Frank Herbert dedicates this, his last novel, to the memory of his beloved wife Bev who while he was writing the book. Not long after finishing Chapterhouse Dune, we lost Frank Herbert as well. His death ended one of science fiction's best series of novels. His son Brian has created several prequels based on Herbert's notes, but no one really can replace the wonderful writing style that made the Dune series so unique.Chapterhouse Dune is the final, apocalyptic battle between the Bene Gesserit and their bastard offspring, the Honored Matres. In Heretics of Dune, the previous novel, we meet the Honored Matres for the first time. One of them is captured and converted (but how thoroughly) to a Bene Gesserit. Meanwhile, Darwi Odrade, Mother Superior, fights to save what little is left of the Bene Gesserit planets. We get a much closer look at Bene Gesserit training from the inside, life on their secret Chapterhouse Planet and a hint of greater forces at work behind the scenes. The ending is equivocal; either Herbert intended another novel to answer these questions, or he deliberately left it open for us to fill in the blanks.Either way, this is an exciting conclusion to the Dune Series and along with Heretics, one of the best novels in the series. If you are curious which books can be read in what order, you can read God Emperor, Heretics and Chapterhouse as a single trilogy, or just Heretics and Chapterhouse. Of course, if you are impressed by Herbert's Dune series, you will want to read them all in order: Dune, Dune Messiah, Children of Dune, God Emperor of Dune, Heretics of Dune, and Chapterhouse Dune. In addition, Brian Herbert has added Dune: House Atreides and Dune: House Harkonnen, which are "prequels."

The one to beat.

I know some people who hate the movie and will not touch this book. I know a few who own and love the movie but have never read the book. I have lent DUNE to friends who could get no further than page 20 because it was too "out there" or too difficult, with its array of characters and glossary of made-up terms. But of all the people who have gotten past page 20- I don't know one who doesn't praise it among their absolute favorites. I am no exception. I love sci-fi but don't read much of it because I prefer fantasy. DUNE feels like a perfect blend of the two. A war of noble houses set in space. Paul Atreides is heir to the duchy- and to say that he is well trained for the job would be an understatement. His father, Duke Leto, is given charge of Arrakis- a hellish desert-world and the sole source of "the spice" which the entire universe needs. A very prestigious assignment, but treachery and peril comes with it. Paul finds himself thrown into the mystery of Dune and its fierce natives, the Fremen. Is he the savior their prophecy speaks of? I was first blown away by DUNE at the age of 16, and have since considered it "the one to beat". In 8 years, very few books have made me question that judgment: Game of Thrones, Foundation, Lord of the Rings, Ender's Game. I had to reread it to be sure I wasn't just naïve at the time. Was it really THAT great? Absolutely.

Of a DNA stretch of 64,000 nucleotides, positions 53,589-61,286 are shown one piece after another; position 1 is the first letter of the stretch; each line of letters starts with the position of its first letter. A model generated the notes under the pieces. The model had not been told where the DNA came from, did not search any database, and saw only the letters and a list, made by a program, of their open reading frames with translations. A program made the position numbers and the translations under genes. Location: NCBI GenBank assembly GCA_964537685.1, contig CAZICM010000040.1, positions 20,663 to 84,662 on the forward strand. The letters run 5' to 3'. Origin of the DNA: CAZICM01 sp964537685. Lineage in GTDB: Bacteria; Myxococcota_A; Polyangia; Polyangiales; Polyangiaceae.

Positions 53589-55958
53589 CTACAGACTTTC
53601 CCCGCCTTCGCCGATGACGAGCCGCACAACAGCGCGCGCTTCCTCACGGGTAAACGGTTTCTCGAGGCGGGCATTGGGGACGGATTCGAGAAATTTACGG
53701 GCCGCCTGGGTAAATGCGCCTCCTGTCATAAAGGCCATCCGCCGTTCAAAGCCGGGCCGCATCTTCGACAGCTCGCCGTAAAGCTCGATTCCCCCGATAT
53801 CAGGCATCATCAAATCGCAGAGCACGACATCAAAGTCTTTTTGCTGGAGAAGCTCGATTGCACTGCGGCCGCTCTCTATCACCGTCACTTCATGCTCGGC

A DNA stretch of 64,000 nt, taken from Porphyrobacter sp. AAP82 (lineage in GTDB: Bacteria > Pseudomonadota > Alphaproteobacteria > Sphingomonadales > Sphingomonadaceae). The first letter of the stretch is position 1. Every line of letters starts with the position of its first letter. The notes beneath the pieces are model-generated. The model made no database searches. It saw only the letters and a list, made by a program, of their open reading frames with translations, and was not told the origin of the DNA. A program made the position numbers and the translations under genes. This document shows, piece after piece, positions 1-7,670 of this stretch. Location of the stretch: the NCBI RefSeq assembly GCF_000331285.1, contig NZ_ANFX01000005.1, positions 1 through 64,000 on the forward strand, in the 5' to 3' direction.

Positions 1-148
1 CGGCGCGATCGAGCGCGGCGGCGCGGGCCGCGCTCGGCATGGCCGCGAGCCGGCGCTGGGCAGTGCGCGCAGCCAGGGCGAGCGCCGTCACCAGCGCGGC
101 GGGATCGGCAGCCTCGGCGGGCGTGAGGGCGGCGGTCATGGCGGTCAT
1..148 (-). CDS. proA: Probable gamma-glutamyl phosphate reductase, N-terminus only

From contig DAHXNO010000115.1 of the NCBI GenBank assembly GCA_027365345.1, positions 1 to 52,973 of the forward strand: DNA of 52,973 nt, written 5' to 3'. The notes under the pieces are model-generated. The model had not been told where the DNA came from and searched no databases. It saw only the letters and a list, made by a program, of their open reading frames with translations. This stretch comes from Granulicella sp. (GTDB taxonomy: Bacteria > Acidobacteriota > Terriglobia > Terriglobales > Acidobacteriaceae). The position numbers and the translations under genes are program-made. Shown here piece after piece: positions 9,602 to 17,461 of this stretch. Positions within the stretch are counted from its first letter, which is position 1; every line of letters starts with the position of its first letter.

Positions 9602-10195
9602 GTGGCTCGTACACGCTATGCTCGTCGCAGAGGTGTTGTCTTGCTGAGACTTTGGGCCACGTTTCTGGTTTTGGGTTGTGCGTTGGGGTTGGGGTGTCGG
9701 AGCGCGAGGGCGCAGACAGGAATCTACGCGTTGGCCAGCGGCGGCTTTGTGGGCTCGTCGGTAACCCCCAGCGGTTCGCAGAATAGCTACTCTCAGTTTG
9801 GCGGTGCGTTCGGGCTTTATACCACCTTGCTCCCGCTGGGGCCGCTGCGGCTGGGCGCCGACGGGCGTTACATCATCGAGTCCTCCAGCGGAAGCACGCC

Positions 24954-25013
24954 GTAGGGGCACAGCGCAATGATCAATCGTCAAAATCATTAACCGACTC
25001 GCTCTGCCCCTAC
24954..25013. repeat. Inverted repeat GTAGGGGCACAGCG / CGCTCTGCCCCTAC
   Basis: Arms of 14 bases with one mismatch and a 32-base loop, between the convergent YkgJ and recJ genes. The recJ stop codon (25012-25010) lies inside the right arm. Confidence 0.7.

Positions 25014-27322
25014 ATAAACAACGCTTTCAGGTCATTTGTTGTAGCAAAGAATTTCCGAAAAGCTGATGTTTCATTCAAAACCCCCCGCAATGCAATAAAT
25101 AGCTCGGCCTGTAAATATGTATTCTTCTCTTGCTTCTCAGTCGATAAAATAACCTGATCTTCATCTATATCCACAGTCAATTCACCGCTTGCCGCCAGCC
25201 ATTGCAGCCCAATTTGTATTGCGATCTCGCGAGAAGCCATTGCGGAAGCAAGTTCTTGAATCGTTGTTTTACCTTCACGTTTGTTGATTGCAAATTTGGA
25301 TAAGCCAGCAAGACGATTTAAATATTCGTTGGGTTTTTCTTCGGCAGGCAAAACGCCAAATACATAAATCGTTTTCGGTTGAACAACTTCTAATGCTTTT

Dune Mentions in Our Blog

Dune in Dune's Difficult Book-to-Screen History
Dune's Difficult Book-to-Screen History
Published by William Shelton • September 19, 2021

Like most fans of the novel Dune, I await with great anticipation the forthcoming film version directed by Denis Villeneuve, which had me thinking of its previous adaptations. Despite its place as one of the most popular science fiction books of all time, its previous journeys to the screen have not lived up to the book’s hype…

Dune in Creative Linguistics: Novels Introducing a Novel Tongue
Creative Linguistics: Novels Introducing a Novel Tongue
Published by Ashly Moore Sheldon • July 01, 2021

Authors have the magical ability to create fictional worlds so immersive and tangible that we readers may have a hard time coming back to reality. This involves thinking through every detail of an imaginary universe. Sometimes it means inventing a brand new language!

Dune in Herbert & Heinlein
Herbert & Heinlein
Published by William Shelton • March 12, 2021

The genre of science fiction writing has two great pillars representing the wonder and promise of future worlds, and the intricate technology as yet unimagined, except by their questing minds. Frank Herbert and Robert Heinlein were contemporaries who saw sci-fi through these different lenses.

Dune in How Do Books Make Life Better? Let Us Count the Ways...
How Do Books Make Life Better? Let Us Count the Ways...
Published by Beth Clark • January 07, 2019

Aside from the obvious self-help category, books make life better in so many ways that it's hard to imagine existing without we won'! Thankfully, we don't have to. Here are just some of the ways that reading books is as essential as, oh, breathing.

Dune in The Great American Read on PBS
The Great American Read on PBS
Published by Beth Clark • August 03, 2018
The Great American Read is a PBS series that explores and celebrates the power of reading as the core of an ambitious digital, educational, and community outreach campaign designed to get the country reading and passionately talking about books. One hundred books, to be exact, so as promised, here are the next 20!